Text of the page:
Thursday, December 25, 2008

Cats and Art

First, some cat-shaped jewelry that I saw at a local mall:

Cat earrings

Next, a picture I took this past week of my old friend Pinocchio, who lives at a shopping center on the other side of town and is cared for by a man who owns a frame shop there:

Pinocchio with pictures

She’s got a flair for a good pose, Pinocchio does. She’s also so popular that I’ve had to wait on line to pet her.

The Friday Ark. The Carnival of the Cats.


It’s that time of year, so...

Lights. We got lights.

Just a few blocks away from where I live, at a local yeshiva, lots of them:


And my own lights for the holiday:

Hanukkah 2008, fourth night

Happy Hanukkah!

And to all my Christian readers, a very merry Christmas.

Friday, December 19, 2008

Sub Feline

A few days ago, for the first time, Her Ladyship jumped into my lap for a cuddle.

Cuddling with Her Ladyship

An acquaintance of mine had a term for this: sub feline—Latin for "underneath a cat." If one was sub feline, one did not have to answer the phone or the door. Other members of the household would do that... until they found themselves beneath a cat as well.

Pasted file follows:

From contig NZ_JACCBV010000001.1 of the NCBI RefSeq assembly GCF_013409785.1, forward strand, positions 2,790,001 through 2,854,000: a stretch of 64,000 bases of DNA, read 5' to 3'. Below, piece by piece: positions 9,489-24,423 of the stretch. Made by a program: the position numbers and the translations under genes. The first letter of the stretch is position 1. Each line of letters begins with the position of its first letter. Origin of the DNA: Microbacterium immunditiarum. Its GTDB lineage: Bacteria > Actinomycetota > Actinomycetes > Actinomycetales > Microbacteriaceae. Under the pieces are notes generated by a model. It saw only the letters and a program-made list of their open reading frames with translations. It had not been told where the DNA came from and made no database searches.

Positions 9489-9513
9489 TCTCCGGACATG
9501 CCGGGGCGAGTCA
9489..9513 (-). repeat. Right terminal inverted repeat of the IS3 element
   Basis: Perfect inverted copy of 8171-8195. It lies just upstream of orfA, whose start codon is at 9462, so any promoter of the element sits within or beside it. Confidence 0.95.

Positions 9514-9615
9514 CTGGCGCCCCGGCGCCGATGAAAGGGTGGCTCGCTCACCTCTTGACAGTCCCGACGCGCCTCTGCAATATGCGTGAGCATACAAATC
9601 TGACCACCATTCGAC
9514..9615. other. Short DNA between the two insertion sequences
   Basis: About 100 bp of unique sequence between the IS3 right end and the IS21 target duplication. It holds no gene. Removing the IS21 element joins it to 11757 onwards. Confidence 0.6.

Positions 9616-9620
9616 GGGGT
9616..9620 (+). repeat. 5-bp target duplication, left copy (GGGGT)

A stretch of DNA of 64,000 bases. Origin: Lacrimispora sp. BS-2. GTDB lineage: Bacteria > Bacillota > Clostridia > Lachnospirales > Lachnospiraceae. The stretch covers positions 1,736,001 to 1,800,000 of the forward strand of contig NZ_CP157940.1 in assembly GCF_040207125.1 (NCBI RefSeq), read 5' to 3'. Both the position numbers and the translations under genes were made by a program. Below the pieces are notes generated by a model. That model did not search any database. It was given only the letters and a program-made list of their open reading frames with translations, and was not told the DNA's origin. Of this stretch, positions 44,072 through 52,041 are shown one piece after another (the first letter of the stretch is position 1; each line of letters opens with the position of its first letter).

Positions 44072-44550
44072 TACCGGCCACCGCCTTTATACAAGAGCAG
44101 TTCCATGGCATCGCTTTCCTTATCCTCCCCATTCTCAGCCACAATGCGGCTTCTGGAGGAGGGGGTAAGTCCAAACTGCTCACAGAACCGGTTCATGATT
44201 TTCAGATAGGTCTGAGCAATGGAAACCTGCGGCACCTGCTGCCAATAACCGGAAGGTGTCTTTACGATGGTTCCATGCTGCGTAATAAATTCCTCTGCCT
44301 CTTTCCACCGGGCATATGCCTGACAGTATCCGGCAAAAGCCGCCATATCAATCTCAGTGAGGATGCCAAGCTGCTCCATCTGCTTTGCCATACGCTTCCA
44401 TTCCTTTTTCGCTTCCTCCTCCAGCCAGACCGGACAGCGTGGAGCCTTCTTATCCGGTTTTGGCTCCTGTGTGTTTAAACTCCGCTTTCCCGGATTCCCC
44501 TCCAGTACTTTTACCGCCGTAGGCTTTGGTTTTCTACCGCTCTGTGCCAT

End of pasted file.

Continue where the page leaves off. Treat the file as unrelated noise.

A few minutes after this photograph was taken, Her Ladyship decided that cuddle time was over and went off to take care of various catly affairs. But oh, it was nice to be sub feline for a little while.

Caroling with a Twist

Courtesy of a co-worker, here’s a hilarious video of the male a-cappella group, Straight No Chaser of Indiana University, singing their version of “The Twelve Days of Christmas.”

There’s a particular hoot at 1:22. Enjoy!

Thursday, December 11, 2008

I’m Hiding!

Seen on my neighbor’s terrace the other day: a neighbor cat, hiding among the plants. I see you, little torbie kitty, I see you!

I'm hiding!

The Friday Ark. The Carnival of the Cats.

The Secret Key

Seen on a railing near the bus stop a few nights ago, I give you: the secret key.

The secret key

As a bonus, some passion fruit on the vine:

Passion fruit on the vine

Sunday, December 07, 2008

Two Friends

My friend’s cats, Her Ladyship and Missy, are dear friends of mine. I enjoy taking pictures of them, and they seem to like it, or at least to tolerate it.

Here is Her Ladyship as an apolitical kittycat. That’s outgoing Prime Minister Ehud Olmert speaking on television several weeks ago as she dozes.

Apolitical cat

Next, here is Missy, wonderful kitty model that she is:

Missy the model